Table 1. Insecticide products available to control insect vectors of Pierce’s disease in Oklahoma vineyards.
|Active Ingredient||Trade Name(s)||IRAC Group1||Rate(s)||REI2||PHI3||Comments|
|Acetamiprid||Assail 30 SG||4A||2.5-5.3 oz/A||12 hours||3 days||Has translaminar and systemic activity|
|Beta-cyfluthrin||Baythriod XL†||3A||1.6-3.2 fl oz/A||12 hours||3 days||Do not apply more than 3.2 fl oz/A per 14-day interval|
|Buprofezin||Talus 70 DF||16||12.0 oz/A||12 hours||Not listed||Insect growth regulator controls nymphs only; make first application when adults first appear|
|Chromobacterium subtsugae strain PRAAR-1||Grandevo||M||2.0-3.0 lbs/A||4 hours||0 days||Microbial product|
|Clothianidian||Clutch 50 WDG||4A||2.0-3.0 oz/A||12 hours||0 days||Has translaminar and systematic activity|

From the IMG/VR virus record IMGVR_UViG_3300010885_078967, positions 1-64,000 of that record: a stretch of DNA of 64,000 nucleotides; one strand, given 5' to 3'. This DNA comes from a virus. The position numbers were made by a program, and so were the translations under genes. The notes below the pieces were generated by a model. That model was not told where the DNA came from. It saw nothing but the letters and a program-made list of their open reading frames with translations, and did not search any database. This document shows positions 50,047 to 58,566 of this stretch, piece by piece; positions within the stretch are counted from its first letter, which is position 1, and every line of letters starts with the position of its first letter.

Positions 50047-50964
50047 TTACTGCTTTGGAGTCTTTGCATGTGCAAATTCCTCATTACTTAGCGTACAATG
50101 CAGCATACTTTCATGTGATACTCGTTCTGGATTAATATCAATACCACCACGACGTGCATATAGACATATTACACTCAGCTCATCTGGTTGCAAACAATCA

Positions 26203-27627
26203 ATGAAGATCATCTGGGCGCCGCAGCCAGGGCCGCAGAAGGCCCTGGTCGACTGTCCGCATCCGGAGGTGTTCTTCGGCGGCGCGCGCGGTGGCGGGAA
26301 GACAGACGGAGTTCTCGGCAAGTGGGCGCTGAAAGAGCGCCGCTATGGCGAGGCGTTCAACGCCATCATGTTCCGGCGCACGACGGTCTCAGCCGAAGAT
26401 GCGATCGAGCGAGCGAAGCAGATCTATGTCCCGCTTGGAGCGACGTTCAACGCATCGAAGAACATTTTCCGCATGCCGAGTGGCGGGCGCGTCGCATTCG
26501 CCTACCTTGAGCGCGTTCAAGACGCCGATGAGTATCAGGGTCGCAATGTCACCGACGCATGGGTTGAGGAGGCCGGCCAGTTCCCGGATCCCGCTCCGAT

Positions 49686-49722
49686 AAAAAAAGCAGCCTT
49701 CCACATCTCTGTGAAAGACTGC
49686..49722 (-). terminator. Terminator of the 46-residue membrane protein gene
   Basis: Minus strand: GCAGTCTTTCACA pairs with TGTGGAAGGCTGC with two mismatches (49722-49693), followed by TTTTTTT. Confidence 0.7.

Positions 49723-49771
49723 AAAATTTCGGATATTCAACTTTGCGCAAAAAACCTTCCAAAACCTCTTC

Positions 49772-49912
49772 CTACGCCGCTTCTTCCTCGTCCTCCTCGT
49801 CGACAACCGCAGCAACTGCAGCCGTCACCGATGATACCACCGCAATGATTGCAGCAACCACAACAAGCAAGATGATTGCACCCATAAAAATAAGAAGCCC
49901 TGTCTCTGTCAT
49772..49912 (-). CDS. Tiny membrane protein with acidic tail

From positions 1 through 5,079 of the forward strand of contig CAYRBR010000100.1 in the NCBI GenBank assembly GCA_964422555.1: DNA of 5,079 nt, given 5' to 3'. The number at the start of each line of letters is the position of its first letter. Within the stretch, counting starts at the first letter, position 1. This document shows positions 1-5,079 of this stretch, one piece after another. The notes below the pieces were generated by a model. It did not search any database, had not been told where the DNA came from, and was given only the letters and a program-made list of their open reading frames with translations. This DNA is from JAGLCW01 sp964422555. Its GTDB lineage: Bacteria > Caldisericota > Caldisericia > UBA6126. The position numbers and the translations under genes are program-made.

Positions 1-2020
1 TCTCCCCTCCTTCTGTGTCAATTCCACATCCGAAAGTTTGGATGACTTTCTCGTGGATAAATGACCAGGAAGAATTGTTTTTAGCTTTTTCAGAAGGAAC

|Fenpropathrin||Daniel 2.4 EC†||3A||10.7-21.3 fl oz/A||24 hours||21 days||Do not apply more than 42.7 fl oz/A per season|
|Imidacloprid||Admire Pro||4A||7.0 - 14.0 fl oz/A||12 hours||30 days||Systemic insecticide applied as a soil drench in vine row|
|Pyrethrins||Pyganic Crop Protection EC 5.0 II||3A||4.5 to 17.0 fl oz/A||12 hours||Not listed||OMRI approved|
Platinum 75 SG
|12 hours||5 days
|Has translaminar and systematic activity|
† Restricted use pesticide; a pesticide applicators license is required to purchase and apply this product.
1 Insecticide Resistance Action Committee chemical subgroup; rotate among products with different IRAC numbers to reduce likelihood of insecticide resistance developing in target pest population.
2 Re-entry interval; do not allow workers to enter treatment area of crop following application for the minimum amount of time indicated.
3 Pre-harvest interval; do not apply less than the number of days indicated prior to harvest.
Eric J. Rebek
Lisa M. Overall